Here's why Michigan sucks

Can't get him out soon enough, tbh. - MT File
MT File
Can't get him out soon enough, tbh.

Now here's something Michigan ought to consider adding to kids' social studies curriculum.

Gov. Rick Snyder not only poisoned kids during his time running the state like a business — he also quietly stole from Michigan residents while letting his corporate brethren ride for cheap.

A new Free Press report published to coincide with the signing of Snyder's last of eight budgets highlights the massive changes Snyder made to how things are funded in Michigan. Now, we knew Snyder was allowing corporations to pay less in taxes — but in their totality, the numbers are staggering.

The Free Press reports that as of last year, corporate taxes had SHRUNK BY FIFTY-SEVEN PERCENT since Snyder took office in 2011, which equals ONE POINT TWO BILLION DOLLARS. Corporate taxes made up TWELVE PERCENT of state general fund revenues in 2011. Last year they made up SIX PERCENT.

PERSONAL INCOME TAX revenues — read, your money — GREW BY THIRTY-TWO PERCENT, which equals TWO POINT FIVE BILLION DOLLARS. They accounted for FORTY-SEVEN percent of the state's general fund in 2011 and FIFTY-THREE PERCENT of it in 2017.

Some (Snyder, businesses) would argue that shifting the tax burden away from corporations has helped Michigan by allowing it to attract business and jobs (read — join in the sick race to the bottom we've seen play out in highly publicized corporate sweepstakes contests like that of Amazon's second headquarters and Foxconn's U.S. plant.)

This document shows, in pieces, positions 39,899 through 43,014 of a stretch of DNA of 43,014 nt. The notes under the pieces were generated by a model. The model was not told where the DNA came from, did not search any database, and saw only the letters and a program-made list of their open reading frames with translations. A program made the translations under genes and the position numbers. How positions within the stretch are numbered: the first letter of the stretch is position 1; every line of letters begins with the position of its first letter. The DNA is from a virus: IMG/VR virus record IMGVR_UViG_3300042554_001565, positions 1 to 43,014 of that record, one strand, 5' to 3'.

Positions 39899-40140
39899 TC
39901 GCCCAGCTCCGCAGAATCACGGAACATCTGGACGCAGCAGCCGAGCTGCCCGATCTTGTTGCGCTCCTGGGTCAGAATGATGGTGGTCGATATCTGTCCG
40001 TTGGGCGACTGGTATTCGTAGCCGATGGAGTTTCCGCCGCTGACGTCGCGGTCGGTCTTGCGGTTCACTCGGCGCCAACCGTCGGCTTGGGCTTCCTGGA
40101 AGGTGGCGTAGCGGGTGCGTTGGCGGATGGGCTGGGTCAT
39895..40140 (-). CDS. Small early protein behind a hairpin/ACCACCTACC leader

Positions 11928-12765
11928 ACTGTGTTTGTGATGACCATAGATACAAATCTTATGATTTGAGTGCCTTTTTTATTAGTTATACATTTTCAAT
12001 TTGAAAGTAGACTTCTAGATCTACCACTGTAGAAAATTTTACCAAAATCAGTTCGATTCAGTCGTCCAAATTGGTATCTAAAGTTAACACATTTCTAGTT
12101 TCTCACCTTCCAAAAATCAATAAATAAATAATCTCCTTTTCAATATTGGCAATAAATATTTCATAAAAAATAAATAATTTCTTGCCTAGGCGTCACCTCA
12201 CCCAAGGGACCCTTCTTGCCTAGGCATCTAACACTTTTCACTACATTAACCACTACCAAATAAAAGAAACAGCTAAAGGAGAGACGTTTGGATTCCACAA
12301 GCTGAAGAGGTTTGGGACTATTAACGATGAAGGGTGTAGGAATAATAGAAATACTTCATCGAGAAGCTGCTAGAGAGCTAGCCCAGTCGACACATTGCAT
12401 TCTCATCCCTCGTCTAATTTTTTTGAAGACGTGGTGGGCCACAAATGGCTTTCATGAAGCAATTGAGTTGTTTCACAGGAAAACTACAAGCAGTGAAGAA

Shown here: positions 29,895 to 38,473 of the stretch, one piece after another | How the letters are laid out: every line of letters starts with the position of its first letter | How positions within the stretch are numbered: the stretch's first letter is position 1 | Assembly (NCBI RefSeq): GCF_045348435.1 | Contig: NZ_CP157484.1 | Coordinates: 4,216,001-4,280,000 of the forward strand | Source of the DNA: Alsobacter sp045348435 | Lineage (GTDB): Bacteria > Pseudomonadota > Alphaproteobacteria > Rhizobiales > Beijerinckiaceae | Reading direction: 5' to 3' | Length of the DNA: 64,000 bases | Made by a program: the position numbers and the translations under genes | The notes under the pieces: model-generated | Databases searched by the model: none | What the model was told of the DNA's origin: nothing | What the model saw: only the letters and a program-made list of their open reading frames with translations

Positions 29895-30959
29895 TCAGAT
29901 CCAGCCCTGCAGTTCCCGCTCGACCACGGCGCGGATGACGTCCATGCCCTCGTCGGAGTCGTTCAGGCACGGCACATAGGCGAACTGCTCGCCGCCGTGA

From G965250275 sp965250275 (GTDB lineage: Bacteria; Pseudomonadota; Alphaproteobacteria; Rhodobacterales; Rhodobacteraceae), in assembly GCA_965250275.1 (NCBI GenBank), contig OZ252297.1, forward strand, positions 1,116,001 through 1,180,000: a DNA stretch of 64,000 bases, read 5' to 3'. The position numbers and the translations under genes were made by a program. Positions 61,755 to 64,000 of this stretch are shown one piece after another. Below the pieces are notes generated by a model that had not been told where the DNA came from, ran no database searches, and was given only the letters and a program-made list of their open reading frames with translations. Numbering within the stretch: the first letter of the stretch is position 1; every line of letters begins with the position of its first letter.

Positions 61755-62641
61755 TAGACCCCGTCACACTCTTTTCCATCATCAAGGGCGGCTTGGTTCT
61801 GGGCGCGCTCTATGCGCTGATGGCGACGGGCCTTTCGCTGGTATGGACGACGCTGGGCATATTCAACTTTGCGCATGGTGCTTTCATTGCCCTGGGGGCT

Others would argue that the state would have more money to fund much-needed improvements if it made corporations pay their fair share. They'd perhaps highlight the longterm consequences of things like crappy schools and roads. For example, going to a shitty school reduces your chances of achieving success. Driving over pot holes means you need to spend more money on car repairs and buy cars more frequently.

There's also the fact that major businesses are lured by more than just a favorable tax climate — they also sometimes want to give their employees a decent place to live with good schools and robust public transit. Some of those businesses also require a candidate pool with lots of highly educated people, which we do not have. (Amazon, Amazon, Amazon).

You can learn more about what Snyder has done to this state over at the Freep. There you will also see more of the business community's take on why this is great, because, after all, what is journalism if not the balancing of all viewpoints — including those of the beneficiaries of our rigged system.

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